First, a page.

Cyber security in a transport revolution

20 January 2017  •  Author(s): James Gleave, Foresight Analyst at Transport Systems Catapult and owner of consultancy Transport Futures

James Gleave, a Foresight Analyst at Transport Systems Catapult and owner of consultancy Transport Futures, discusses cyber security in intelligent mobility and provides steps on staying secure.

Cyber Security in a Transport Revolution

The world of mobility is undergoing nothing less than a technological revolution. Such technologies pose significant issues, most notably cyber security. Hacking of connected vehicles and traffic signals regularly hits the headlines and news. How this issue will evolve, and how the automotive, public transport, maritime, aviation, and other sectors of mobility react will be critical.

The Transport Systems Catapult, in collaboration with Digital Catapult, IBM, Coventry University, and the Institution of Engineering and Technology, has undertaken research on the future of cyber security in intelligent mobility. That research has culminated in the publication of a new ‘Cyber Security and Intelligent Mobility’ report. But what does it mean and what does the future hold?

Intelligent Mobility will be a whole new cyber security proposition

The future isn’t just an extension of the current issues. As demands for integrating technology into mobility become insatiable, Intelligent Mobility will be a whole different proposition to securing current transport systems. It is one that we need to understand quickly if we are to remain safe. This proposition is characterised by the following elements:

  • Deep levels of integration across all mobility sectors and new forms of mobility. As Mobility as a Service-style services that integrate several aspects of several systems gain advantage, the technological relationships between infrastructure providers, service operators, and technology solutions will become deeper. All providers will need to understand and plan for security issues at a system level.
  • Decentralised control of customer and operational choices. The customer will utilise new technologies to put themselves in control of their mobility. Single points of control that are characteristic of modern intelligent transport systems will be replaced with decentralised systems of coordination, information-sharing, and decision-making between multiple organisations and individuals, enabled in real time by technology.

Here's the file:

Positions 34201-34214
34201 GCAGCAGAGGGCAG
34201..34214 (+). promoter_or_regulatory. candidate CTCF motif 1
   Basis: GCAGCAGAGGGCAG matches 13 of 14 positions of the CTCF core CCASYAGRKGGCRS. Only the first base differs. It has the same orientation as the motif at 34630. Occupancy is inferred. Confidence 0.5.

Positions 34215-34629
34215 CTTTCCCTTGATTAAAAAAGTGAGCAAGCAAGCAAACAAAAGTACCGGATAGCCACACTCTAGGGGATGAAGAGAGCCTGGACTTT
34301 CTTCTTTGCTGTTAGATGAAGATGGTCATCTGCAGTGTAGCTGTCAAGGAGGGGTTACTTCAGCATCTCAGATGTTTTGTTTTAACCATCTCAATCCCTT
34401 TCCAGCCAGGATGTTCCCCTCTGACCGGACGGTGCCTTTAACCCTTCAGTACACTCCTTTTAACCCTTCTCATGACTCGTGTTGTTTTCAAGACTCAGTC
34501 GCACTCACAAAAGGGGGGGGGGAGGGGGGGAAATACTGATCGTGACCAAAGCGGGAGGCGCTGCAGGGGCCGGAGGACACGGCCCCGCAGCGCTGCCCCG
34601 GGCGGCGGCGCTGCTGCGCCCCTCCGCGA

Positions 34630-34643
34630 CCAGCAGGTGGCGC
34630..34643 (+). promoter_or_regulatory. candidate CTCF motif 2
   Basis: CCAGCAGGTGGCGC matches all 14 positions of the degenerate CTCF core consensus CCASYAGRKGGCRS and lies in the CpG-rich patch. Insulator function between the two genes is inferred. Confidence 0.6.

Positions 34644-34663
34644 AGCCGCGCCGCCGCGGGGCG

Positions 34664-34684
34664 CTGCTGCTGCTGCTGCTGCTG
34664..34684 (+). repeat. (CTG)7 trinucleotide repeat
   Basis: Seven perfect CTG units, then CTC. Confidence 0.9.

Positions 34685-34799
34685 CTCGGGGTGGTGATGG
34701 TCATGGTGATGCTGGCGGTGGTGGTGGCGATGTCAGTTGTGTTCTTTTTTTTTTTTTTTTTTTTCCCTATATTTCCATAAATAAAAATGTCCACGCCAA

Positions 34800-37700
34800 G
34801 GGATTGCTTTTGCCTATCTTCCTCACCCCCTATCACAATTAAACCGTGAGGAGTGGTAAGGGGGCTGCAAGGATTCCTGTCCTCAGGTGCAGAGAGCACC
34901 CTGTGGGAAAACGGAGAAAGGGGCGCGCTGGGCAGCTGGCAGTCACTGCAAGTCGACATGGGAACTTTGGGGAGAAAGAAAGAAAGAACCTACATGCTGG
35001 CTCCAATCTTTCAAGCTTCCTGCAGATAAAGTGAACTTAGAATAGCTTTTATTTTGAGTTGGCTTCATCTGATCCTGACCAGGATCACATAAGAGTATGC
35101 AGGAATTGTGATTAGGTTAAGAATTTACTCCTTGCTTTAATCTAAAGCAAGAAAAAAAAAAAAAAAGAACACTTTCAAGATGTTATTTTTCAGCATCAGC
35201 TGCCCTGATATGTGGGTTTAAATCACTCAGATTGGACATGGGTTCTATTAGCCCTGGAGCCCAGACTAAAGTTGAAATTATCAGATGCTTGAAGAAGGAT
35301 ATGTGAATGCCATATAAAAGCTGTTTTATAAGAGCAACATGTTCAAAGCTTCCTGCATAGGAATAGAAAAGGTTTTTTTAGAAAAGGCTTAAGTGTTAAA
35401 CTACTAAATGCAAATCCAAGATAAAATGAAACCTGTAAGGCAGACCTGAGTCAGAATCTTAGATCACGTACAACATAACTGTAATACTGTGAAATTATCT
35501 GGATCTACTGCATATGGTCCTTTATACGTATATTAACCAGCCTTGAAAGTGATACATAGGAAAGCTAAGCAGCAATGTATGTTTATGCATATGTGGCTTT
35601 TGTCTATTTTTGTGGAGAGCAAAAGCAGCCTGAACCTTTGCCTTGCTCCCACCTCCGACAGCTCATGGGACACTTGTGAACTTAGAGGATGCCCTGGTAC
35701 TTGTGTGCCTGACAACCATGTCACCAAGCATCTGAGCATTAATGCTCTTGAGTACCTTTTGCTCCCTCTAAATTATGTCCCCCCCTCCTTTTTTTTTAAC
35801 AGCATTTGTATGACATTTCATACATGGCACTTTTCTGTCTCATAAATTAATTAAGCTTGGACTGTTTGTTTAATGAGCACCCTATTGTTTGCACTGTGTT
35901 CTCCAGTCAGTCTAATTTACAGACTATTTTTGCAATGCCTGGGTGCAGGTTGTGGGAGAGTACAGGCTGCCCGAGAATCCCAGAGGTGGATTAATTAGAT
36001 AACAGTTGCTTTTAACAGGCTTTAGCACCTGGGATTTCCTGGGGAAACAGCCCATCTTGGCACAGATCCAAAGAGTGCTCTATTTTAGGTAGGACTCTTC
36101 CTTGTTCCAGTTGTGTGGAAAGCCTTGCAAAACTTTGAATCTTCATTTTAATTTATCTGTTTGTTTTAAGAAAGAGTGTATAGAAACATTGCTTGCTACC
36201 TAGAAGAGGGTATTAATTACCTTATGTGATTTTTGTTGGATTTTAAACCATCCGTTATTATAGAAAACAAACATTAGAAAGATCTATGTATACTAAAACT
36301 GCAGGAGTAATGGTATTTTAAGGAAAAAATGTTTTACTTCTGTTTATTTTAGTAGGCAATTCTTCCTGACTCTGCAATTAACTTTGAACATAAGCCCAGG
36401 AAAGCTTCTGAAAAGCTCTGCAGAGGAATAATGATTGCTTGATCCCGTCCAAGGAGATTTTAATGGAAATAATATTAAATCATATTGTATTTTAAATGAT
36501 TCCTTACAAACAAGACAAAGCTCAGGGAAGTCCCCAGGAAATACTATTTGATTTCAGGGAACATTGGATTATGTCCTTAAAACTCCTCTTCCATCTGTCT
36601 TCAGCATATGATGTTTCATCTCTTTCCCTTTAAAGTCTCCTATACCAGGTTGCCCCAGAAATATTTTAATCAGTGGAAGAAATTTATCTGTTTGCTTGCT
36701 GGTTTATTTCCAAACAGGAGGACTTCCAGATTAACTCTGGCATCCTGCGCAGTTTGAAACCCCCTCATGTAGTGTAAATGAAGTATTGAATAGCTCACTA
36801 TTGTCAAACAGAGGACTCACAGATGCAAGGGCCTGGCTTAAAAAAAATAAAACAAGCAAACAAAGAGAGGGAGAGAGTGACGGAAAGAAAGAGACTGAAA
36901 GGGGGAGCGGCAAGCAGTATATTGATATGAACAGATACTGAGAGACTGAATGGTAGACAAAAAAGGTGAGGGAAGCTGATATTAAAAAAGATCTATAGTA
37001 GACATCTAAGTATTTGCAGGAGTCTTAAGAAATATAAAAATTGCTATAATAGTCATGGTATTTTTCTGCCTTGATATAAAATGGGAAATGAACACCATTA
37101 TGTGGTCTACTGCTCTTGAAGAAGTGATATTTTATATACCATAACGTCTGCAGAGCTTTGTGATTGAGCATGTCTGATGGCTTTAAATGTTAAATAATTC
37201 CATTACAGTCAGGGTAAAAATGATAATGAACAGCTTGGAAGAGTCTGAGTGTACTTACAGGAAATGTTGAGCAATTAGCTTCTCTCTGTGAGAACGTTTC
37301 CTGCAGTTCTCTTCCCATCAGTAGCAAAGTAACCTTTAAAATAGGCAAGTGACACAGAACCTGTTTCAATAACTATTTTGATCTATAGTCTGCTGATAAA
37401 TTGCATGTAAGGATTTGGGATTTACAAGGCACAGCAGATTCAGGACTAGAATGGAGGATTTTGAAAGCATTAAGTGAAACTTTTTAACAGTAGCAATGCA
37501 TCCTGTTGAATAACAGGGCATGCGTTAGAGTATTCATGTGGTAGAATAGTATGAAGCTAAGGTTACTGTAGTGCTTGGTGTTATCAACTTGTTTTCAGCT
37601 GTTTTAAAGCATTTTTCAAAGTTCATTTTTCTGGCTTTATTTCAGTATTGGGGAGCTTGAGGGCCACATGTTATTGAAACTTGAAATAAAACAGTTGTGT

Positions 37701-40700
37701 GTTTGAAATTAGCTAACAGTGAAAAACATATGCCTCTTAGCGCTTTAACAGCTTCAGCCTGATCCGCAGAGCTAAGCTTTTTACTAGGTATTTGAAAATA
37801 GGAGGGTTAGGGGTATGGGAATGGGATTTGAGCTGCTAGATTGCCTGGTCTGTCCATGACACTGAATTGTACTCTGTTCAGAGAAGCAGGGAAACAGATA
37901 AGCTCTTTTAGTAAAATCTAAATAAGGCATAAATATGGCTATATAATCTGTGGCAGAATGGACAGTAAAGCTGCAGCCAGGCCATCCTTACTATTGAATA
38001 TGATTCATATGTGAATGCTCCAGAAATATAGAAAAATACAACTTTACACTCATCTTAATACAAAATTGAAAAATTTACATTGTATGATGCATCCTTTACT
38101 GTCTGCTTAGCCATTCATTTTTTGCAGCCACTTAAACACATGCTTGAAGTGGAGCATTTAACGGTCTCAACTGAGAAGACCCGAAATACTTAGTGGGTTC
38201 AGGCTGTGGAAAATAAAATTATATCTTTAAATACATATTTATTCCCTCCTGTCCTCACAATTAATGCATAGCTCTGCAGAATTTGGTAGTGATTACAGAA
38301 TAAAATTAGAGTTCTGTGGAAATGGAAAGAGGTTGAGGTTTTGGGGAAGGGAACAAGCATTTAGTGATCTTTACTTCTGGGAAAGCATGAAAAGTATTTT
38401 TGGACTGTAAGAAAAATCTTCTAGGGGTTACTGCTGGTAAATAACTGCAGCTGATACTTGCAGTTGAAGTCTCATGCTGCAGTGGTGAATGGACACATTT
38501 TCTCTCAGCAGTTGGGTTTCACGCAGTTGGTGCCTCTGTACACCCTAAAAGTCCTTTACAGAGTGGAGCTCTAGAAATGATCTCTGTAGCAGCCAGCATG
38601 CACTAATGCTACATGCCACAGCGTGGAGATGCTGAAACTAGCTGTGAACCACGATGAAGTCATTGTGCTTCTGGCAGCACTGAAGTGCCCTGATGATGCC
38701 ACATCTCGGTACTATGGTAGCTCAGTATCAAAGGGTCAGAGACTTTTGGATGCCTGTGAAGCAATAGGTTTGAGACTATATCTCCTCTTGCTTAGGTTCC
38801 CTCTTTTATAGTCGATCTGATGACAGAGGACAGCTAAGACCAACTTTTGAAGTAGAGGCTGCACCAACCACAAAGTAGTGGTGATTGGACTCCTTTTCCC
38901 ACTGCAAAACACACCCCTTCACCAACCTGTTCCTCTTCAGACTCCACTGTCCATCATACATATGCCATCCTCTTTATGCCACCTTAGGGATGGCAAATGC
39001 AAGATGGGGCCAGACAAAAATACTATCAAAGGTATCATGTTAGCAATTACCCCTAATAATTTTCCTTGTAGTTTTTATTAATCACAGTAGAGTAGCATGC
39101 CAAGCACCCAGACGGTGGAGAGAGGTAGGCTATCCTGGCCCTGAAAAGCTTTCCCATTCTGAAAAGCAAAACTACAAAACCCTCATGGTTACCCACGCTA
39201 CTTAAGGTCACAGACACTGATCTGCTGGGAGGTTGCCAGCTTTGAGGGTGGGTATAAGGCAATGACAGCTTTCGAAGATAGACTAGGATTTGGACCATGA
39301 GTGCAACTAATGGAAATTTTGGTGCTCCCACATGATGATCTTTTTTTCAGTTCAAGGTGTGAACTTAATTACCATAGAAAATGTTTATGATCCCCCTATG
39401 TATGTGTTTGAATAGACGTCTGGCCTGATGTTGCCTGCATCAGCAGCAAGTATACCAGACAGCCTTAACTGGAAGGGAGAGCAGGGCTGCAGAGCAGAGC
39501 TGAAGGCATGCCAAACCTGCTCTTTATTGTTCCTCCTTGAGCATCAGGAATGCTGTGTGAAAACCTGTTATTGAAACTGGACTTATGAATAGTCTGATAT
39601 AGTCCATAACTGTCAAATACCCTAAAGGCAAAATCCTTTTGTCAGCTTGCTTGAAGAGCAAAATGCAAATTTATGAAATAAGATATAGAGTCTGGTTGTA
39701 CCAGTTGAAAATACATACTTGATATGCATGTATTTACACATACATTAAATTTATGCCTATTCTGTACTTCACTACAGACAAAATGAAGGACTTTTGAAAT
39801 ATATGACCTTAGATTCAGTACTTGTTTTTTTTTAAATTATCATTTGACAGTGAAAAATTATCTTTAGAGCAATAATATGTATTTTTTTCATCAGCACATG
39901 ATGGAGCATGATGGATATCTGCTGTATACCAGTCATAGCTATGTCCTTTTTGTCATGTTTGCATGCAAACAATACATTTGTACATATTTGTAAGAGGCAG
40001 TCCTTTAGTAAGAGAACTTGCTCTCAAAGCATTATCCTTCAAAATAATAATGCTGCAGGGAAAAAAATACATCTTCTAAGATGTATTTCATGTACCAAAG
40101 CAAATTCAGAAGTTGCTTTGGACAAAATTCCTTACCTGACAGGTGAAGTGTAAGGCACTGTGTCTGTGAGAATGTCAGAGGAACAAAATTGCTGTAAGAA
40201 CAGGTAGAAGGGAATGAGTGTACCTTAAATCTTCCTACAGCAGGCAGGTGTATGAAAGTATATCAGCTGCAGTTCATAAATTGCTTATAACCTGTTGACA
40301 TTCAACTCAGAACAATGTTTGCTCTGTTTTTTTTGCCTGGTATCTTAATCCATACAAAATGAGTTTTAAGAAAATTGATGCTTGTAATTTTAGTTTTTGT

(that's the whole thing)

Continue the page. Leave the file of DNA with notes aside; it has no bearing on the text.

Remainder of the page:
• Autonomy as standard, but with humans. Vehicle manufacturers are increasingly taking the mindset of designing new vehicles with future autonomy in mind. Safety-critical systems are the manifestation of an increasingly cyber-physical challenge, and is one of most concern to cyber security and transport professionals.
  • New business models and services emerging. The business model of mobility is rapidly changing. Shifting away from selling vehicles or running public transport services, into being whole mobility companies will radically change the economics of the mobility market. This affects the business case for investing in cyber security.

There will be big challenges

Mobility companies, governments, academics, cyber security practitioners and people using our mobility systems every day face new challenges. Our research indicated that even securing current systems whilst maintaining levels of services is a huge challenge.

Levels of maturity in tackling this challenge vary across the sector, and each sector is fast trying to improve its understanding of this space, while the numbers of cyber-attacks are rapidly increasing. The future is only likely to see more attacks, happening more often, with a greater potency.

Cyber Security in a Transport Revolution

Intelligent Mobility brings more challenges, not just related to technology. New security governance structures crossing mobility sectors will need to be in place, sharing intelligence and solutions between traditionally conservative sectors. As the business model for mobility shifts, cyber security companies will see new Mobility as a Service customers emerge. Demand for an already limited supply of cyber security skills will sky-rocket further.

So what can I do?

The tempting thing to do will be to run, hide, and unplug all of your connected infrastructure. But that time has been and gone – the technology is here to stay. Luckily, there are things you can do to deliver technologically leading services, and keep yourselves secure:

  • Perform basic cyber hygiene. If you’re an individual, take basic actions like making your password easy to remember and hard to guess, and don’t leave your screen open when making a cup of coffee. It sounds simple, but it makes a big difference.
  • Take the same attitude to cyber security as you do to safety. Get trained in cyber security basics – it will benefit you and your organisation. Lobby before and become a lead person within your department who will act as a cyber champion.
  • Be aware of what you sign up to. Ask yourself – does this app really need access to my Facebook profile? Can i just get away with giving them my email address? For professionals, get to know the security contacts in your suppliers, potential suppliers, and users of your data.

None of this is a barrier to Intelligent Mobility. They are basic steps that go a long way. Future users of our mobility system will demand a personalised service offering, where technology puts them in control of their journey experience. But they will expect all of us to keep them safe and secure. Let’s give that to them.

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